Relatively few studies have focused on clinical samples, which typically contain a higher proportion of patients with bothersome tinnitus compared to population-based studies. Data from such studies suggest a relationship between tinnitus and arterial hypertension [5,6], as well as between tinnitus and Body Mass Index (BMI) [6]. The notion of an association between tinnitus and arterial hypertension is also supported by a meta-analysis [7], which revealed the odds of experiencing tinnitus to be significantly increased (pooled odds ratio = 1.37) for persons with arterial hypertension. These findings fit with the theory that increased sympathetic activation is related to tinnitus distress [8]. An alternative explanation for increased arterial hypertension in tinnitus patients may be provided by findings of increased intima media thickness and arterial stiffness in tinnitus patients [9,10].
The primary aim of this study was to investigate the association of tinnitus status and tinnitus severity with arterial blood pressure (RR), HR and BMI. To this end, we analyzed data from a large sample of patients presenting to a specialized tertiary referral clinic and compared the findings with those from an age- and gender-matched control group [German National Cohort (NAKO)] [11]. Specifically, we were interested in whether the tinnitus patients and the control group differed in terms of RR, HR and BMI and whether there was an association between these factors and tinnitus severity, as assessed using a standardized questionnaire.

2. Methods

2.1. Clinical Sample

All patients presenting with chronic subjective tinnitus to the Interdisciplinary Tinnitus Center at the University of Regensburg (Regensburg, Germany, a tertiary referral center) from 1 April 2015 to 30 April 2021 were invited to participate in the study. A total of 1066 Patients (381 females, 685 males) provided informed consent that data could be gathered and analyzed for the Tinnitus Research Initiative Database [12], which was approved by the Ethics Committee of the University Hospital of Regensburg (Germany; reference number 08/046). Demographic and clinical data of the clinical patient sample is provided in Table 1.

2.2. Control Sample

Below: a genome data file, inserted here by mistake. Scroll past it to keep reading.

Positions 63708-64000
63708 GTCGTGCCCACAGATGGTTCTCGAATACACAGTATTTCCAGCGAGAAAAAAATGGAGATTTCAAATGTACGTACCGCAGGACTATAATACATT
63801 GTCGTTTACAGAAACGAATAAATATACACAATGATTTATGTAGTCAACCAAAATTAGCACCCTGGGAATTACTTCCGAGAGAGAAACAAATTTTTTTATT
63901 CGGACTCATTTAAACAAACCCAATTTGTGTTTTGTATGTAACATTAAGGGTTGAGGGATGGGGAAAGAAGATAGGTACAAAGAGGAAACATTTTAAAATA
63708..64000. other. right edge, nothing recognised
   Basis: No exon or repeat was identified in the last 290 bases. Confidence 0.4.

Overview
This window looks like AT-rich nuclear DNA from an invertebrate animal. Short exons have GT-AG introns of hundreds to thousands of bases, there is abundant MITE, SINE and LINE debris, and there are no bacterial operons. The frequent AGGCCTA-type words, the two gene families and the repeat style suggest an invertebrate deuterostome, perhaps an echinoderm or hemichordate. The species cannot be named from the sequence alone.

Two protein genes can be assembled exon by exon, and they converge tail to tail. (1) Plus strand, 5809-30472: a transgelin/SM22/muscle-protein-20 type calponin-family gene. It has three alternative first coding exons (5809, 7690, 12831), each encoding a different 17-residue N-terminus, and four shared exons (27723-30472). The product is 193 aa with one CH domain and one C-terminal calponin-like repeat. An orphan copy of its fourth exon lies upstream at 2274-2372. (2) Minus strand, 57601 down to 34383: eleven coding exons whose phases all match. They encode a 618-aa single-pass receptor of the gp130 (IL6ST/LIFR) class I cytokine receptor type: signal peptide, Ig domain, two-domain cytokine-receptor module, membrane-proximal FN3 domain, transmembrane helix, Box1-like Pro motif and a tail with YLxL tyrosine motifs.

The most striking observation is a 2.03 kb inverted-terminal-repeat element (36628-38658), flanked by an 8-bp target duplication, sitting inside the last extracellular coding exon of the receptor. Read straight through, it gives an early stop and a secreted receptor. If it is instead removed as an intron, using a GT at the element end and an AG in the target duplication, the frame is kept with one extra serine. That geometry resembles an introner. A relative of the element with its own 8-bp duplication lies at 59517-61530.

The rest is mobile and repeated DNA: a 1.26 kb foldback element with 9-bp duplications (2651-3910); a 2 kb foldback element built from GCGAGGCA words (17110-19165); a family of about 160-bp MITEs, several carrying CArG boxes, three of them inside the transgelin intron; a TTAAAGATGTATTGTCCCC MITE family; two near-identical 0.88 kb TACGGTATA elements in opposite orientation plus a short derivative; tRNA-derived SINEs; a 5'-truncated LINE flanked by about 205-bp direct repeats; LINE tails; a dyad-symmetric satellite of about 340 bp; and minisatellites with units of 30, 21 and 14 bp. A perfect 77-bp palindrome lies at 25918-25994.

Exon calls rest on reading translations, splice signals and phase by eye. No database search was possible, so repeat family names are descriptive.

The control group consisted of 9885 participants (4922 females, 4963 males) aged 20–75 years from the population-based German National Cohort (NAKO). All study participants were identified based on an age and sex-stratified sample randomly drawn from compulsory registries of residents within the study area of Regensburg.
All persons within the control group completed a recruitment protocol, which included provision of detailed information on the study procedures, informed consent collection, completion of a standardized, computer-assisted personal interview (including whether the person had ever been diagnosed with tinnitus by a physician), and basic physical and medical examinations (e.g., height, weight, HR and blood pressure). The study design, sampling method and data collection have been described in detail in previous work [13]. Demographic and clinical data of the NAKO control-group sample are provided in Table 2.

2.3. Statistical Methods

All statistical analyses were carried out using the statistical software R (R Core Team, 2021), version 4.0.5. For our main analyses, we assessed the potential impact of the presence of tinnitus, which was captured based on the case–control status, on the response variables BMI, systolic blood pressure, diastolic blood pressure, and heart rate by means of linear models. The NAKO control group was modeled as the reference level. To determine the best model for each of the response variables, we considered including age and sex as covariates in our linear models. For the sex factor variable, the reference level is “female”.